Hey all you dreamers, schemers and expectant souls out there….
In 2012, people all over the world shook off the dust of ignorance and idleness and began to fight for a future that computes. Freedom fights broke out across the globe: student uprisings in Quebec, Mexico and Chile, Arab Spring 2.0 in Egypt, austerity protests in Spain, Greece and the UK, Pussy Riot in Russia, the tiqqunists in France, the Zapatistas in Mexico, the indignados in Spain, resistance and protests across Japan, China, Tibet, and most recently, #idlenomore across Canada.
The global wake up calls of 2012 could intensify and culminate in a Global Spring … fierce revolts, insurrections, uprisings, regime changes … stunning mind-shifts in all areas of life!
Here are six revolutionary scenarios that could unfold this year: Continue reading
By Pamela Sepúlveda
SANTIAGO, May 25, 2011 (IPS) – “What is happening in Chile isn’t justice; it’s a pantomime, because under the anti-terrorism law, there is absolutely no way justice can be done,” José Venturelli, spokesman for the European Secretariat of the Ethics Commission against Torture, said on a recent visit to this South American country.
The controversial law that Venturelli was referring to has been used to try members of Chile’s Mapuche indigenous community involved in the long-running struggle for their right to land.
Ramón Llanquileo, José Huenuche and Jonathan Huillical, sentenced to 20 years in prison, and Héctor Llaitul, sentenced to 25 years, began a hunger strike on Mar. 15 in a prison in southern Chile, demanding a fair and impartial retrial.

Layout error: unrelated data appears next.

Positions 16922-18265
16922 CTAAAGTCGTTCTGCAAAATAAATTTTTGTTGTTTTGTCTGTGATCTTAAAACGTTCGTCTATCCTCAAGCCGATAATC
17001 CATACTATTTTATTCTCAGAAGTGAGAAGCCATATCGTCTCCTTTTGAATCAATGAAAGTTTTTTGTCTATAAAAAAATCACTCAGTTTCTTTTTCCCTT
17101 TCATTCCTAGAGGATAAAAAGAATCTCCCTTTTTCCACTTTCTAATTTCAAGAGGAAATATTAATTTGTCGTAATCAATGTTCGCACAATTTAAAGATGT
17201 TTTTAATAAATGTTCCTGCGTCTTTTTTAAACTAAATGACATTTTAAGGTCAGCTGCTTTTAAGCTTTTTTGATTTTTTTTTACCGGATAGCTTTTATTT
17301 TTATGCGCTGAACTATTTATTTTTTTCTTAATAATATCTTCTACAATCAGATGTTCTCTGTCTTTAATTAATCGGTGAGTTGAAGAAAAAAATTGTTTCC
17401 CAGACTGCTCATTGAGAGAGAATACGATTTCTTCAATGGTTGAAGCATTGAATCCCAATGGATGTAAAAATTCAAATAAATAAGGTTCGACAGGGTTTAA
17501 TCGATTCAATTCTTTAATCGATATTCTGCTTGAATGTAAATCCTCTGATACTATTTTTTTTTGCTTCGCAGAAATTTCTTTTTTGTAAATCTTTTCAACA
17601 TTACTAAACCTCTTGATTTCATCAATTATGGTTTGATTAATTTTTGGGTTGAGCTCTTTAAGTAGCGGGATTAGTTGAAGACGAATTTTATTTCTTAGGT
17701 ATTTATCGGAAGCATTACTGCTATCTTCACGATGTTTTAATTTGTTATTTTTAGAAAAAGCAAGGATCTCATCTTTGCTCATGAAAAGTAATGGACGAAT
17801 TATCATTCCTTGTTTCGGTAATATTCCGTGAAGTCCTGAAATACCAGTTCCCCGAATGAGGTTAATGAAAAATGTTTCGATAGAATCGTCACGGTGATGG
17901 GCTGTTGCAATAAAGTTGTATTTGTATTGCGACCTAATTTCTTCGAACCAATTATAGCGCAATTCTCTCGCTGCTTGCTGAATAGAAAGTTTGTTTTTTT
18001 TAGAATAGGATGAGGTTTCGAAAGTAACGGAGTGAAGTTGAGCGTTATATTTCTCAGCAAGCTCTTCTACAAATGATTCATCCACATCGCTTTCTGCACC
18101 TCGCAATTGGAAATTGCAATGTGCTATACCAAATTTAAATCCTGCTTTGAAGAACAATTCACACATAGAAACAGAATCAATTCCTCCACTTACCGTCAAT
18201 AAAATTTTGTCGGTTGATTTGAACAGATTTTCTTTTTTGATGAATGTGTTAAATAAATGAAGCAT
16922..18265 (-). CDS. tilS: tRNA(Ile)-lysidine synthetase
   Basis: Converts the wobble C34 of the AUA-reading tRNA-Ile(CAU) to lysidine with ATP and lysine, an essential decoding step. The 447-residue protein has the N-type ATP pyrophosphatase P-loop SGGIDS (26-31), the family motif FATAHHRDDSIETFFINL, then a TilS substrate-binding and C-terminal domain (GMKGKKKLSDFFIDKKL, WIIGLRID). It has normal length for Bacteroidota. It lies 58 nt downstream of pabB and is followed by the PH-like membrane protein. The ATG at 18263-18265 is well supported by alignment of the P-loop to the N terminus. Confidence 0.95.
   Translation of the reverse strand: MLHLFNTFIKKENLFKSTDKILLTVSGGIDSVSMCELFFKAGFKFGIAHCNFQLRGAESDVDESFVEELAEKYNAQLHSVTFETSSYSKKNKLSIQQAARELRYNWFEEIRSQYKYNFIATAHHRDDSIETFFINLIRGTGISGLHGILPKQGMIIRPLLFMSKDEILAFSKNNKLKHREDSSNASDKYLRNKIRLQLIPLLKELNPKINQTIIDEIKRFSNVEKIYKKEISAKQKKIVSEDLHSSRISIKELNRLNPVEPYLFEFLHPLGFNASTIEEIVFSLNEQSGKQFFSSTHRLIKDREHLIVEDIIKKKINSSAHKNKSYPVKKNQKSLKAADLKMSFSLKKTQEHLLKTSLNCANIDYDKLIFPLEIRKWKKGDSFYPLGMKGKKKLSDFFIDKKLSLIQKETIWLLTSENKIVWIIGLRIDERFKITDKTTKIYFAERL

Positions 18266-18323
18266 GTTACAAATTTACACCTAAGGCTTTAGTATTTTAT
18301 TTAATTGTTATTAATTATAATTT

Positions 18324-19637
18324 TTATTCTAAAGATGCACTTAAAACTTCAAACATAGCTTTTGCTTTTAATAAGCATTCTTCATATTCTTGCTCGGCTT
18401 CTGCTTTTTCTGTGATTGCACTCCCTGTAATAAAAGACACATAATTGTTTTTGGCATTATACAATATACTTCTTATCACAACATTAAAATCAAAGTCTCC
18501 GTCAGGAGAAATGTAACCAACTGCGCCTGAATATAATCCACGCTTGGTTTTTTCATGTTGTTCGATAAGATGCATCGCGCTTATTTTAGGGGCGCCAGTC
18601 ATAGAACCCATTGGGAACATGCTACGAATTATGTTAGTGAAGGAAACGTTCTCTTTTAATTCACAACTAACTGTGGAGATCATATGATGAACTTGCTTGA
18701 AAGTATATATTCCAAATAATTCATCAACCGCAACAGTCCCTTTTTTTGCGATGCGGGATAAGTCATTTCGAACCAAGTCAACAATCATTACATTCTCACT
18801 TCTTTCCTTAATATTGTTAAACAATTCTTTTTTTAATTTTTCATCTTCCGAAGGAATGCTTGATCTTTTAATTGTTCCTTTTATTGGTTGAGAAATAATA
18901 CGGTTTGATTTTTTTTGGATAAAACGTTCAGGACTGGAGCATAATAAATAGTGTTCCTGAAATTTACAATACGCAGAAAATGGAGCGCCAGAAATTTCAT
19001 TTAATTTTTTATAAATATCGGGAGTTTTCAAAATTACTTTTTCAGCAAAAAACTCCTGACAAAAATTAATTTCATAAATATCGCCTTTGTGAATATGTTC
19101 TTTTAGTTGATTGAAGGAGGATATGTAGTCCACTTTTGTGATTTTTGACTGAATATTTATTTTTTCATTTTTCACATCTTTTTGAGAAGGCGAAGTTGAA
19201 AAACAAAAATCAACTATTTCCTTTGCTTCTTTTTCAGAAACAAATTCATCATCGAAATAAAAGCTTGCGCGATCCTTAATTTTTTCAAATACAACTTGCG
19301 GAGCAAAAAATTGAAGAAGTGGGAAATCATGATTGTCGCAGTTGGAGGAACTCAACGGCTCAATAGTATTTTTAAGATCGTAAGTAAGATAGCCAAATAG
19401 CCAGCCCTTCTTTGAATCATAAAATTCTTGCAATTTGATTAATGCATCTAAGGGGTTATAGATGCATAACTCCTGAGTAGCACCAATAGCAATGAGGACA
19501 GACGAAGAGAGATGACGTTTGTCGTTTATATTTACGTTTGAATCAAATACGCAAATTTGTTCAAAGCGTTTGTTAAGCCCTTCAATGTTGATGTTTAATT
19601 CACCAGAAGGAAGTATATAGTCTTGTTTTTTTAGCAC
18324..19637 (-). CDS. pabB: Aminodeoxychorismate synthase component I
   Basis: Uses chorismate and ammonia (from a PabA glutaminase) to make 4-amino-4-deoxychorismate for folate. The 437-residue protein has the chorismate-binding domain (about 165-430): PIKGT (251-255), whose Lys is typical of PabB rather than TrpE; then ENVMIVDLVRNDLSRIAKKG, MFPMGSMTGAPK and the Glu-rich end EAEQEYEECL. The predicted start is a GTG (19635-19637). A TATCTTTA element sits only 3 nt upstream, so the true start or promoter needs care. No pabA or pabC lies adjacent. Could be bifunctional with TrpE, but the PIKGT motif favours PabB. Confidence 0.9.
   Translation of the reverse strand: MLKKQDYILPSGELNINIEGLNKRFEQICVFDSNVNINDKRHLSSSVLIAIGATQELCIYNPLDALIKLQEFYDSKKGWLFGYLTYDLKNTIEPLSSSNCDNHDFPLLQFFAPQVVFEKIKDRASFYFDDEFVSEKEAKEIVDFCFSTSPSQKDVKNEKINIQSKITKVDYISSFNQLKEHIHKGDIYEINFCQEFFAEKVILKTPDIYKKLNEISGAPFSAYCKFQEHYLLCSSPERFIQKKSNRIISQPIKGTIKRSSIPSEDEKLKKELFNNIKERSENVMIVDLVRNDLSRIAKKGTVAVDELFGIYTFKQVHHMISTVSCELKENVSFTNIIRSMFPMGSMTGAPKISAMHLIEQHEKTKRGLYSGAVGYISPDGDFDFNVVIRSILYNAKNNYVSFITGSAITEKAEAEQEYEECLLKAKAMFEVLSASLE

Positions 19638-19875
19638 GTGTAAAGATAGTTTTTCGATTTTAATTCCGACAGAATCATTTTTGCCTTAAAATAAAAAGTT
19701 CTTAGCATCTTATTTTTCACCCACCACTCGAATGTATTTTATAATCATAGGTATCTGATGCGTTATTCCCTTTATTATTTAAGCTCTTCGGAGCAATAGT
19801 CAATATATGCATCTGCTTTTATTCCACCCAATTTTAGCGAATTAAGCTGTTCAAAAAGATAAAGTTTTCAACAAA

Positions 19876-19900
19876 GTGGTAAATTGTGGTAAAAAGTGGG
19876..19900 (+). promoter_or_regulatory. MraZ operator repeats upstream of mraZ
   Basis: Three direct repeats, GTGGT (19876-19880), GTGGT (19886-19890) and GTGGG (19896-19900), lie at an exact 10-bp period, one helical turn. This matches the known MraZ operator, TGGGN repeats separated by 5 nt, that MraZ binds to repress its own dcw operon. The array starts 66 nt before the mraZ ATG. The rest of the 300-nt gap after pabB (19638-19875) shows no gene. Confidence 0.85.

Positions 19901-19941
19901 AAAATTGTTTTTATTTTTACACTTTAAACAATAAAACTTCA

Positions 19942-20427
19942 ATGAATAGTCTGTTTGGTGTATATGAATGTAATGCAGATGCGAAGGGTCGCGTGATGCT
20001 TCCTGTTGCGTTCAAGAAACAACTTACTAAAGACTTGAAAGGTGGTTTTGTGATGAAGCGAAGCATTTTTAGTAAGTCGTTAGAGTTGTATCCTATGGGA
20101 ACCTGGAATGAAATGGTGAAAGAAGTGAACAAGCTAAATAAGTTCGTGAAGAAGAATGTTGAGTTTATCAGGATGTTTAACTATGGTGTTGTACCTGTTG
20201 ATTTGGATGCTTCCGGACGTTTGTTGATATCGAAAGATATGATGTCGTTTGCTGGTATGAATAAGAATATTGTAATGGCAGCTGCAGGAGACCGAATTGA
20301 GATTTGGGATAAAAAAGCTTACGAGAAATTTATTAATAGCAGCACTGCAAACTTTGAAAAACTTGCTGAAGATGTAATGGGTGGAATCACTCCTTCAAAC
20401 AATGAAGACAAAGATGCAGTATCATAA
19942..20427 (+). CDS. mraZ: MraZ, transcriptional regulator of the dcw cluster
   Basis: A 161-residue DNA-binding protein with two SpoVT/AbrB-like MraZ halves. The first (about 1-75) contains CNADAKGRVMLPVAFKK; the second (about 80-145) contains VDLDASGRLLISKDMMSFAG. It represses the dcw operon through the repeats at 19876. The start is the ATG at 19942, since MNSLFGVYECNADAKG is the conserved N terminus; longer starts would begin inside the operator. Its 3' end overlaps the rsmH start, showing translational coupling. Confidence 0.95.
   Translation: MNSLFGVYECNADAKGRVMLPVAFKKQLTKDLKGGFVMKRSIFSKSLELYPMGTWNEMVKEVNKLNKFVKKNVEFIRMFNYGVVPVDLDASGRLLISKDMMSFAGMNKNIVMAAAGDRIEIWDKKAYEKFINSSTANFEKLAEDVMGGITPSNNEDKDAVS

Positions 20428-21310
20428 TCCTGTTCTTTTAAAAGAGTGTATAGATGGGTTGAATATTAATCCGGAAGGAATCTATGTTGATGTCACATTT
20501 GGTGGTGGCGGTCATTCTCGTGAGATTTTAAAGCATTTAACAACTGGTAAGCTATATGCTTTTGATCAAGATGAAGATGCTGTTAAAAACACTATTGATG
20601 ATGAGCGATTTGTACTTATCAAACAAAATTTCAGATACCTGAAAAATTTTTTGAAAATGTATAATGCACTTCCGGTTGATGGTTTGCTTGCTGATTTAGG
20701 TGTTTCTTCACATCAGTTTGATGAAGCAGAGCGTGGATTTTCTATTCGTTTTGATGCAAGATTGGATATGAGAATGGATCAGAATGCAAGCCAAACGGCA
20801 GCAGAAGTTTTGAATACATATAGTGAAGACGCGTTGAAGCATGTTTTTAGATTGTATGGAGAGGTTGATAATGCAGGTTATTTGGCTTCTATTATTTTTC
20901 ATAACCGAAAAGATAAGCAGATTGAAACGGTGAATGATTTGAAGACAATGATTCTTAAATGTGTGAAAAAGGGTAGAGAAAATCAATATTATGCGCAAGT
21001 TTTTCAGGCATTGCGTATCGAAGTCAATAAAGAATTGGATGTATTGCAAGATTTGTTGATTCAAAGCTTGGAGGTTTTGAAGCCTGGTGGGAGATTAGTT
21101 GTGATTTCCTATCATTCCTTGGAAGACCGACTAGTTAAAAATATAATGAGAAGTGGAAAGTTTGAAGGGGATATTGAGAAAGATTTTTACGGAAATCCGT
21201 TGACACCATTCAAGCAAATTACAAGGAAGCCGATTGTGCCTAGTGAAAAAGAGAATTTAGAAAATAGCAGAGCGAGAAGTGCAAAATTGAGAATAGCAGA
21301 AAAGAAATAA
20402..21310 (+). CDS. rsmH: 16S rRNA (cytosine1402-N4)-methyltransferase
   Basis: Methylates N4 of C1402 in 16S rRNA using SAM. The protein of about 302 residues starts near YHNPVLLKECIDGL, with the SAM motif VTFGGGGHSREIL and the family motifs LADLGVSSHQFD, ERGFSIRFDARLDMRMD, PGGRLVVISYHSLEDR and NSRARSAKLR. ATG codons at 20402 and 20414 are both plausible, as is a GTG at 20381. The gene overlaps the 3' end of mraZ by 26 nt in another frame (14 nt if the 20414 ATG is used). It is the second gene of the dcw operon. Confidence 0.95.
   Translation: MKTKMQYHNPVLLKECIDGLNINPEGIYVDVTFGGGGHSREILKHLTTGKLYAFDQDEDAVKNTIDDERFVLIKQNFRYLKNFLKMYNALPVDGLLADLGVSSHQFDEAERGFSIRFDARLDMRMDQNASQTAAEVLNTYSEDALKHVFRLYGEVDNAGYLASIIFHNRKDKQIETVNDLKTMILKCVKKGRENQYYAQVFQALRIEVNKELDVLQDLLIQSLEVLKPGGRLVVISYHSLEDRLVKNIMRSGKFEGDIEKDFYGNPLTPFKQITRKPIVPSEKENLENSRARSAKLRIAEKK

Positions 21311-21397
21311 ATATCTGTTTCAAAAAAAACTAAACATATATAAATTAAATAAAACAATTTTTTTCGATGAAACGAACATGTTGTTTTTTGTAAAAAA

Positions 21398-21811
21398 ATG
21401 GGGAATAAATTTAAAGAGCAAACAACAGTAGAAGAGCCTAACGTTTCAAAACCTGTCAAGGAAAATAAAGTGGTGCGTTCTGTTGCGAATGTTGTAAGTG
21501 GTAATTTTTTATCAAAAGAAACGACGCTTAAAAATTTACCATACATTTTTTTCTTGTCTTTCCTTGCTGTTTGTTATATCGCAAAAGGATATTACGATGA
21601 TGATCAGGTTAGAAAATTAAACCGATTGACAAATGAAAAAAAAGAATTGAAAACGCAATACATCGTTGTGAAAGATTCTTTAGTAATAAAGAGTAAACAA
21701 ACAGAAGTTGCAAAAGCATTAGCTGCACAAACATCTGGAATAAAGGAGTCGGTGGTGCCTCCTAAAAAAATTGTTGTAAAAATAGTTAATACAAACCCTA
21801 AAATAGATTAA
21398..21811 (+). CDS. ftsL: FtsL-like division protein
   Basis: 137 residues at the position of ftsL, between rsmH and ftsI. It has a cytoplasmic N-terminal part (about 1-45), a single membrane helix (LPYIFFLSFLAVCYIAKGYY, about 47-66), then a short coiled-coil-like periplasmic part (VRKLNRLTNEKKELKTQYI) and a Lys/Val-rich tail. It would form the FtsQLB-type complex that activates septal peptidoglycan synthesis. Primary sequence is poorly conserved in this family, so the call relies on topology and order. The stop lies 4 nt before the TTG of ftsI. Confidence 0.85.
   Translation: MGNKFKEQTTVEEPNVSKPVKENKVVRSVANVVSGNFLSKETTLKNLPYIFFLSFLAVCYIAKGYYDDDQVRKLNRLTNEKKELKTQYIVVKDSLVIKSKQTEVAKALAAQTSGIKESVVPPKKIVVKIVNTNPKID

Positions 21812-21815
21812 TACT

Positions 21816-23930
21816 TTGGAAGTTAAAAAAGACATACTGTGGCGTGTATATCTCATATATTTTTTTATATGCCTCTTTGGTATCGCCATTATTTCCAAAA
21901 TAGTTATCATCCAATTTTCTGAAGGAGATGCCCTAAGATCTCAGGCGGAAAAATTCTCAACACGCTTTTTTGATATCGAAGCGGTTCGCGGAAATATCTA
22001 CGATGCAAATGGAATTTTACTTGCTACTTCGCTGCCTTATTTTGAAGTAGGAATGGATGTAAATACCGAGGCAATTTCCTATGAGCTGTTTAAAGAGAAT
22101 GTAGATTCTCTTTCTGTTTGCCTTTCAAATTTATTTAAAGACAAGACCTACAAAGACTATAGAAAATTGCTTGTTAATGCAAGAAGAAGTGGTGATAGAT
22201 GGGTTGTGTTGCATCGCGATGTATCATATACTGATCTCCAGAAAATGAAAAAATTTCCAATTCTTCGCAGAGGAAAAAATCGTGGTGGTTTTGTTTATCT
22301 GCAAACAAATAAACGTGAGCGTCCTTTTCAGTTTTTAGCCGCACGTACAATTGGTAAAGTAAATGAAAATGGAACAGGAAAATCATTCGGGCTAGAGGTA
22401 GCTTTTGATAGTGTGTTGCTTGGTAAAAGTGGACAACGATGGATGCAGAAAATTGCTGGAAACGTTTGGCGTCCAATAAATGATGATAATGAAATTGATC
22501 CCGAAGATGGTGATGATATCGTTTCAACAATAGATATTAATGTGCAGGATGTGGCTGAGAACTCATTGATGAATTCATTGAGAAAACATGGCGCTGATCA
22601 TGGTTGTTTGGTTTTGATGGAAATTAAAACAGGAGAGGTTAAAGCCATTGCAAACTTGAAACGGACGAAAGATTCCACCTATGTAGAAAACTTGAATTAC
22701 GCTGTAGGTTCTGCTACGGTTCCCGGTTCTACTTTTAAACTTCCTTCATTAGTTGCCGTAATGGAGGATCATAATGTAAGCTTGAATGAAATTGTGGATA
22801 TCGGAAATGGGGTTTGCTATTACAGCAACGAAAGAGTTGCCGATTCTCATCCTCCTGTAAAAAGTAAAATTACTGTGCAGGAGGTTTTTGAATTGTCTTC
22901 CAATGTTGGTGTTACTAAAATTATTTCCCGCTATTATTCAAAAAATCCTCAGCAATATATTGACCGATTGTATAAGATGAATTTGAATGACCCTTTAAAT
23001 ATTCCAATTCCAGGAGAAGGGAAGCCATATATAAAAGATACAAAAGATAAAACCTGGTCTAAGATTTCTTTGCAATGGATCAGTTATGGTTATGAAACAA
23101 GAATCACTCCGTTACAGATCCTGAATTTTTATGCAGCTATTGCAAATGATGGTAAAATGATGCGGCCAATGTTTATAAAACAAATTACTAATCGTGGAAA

The four Mapuche activists were not actually tried under the counter-terrorism law, which dates back to the 1973-1990 dictatorship of General Augusto Pinochet and has been widely condemned by the international community. But although they were tried under ordinary criminal law, the case against them was built on the investigation carried out under the anti-terrorism legislation, and their recent conviction was based on the testimony of police officers and anonymous witnesses.
The four were found guilty of theft of lumber and attempted murder for allegedly attacking a prosecutor riding in a motorcade in 2008 in the southern town of Tirúa, 700 km south of the capital.
Ten activists arrested is the so-called “caso bombas” (bombs case) ended a 65-day hunger strike in April, held to protest an alleged frame-up and their trial under the anti-terrorism law. They were arrested for allegedly setting off 29 bombs in Santiago in incidents dating back to 2005. But most of the supposed evidence against them was thrown out by the judge.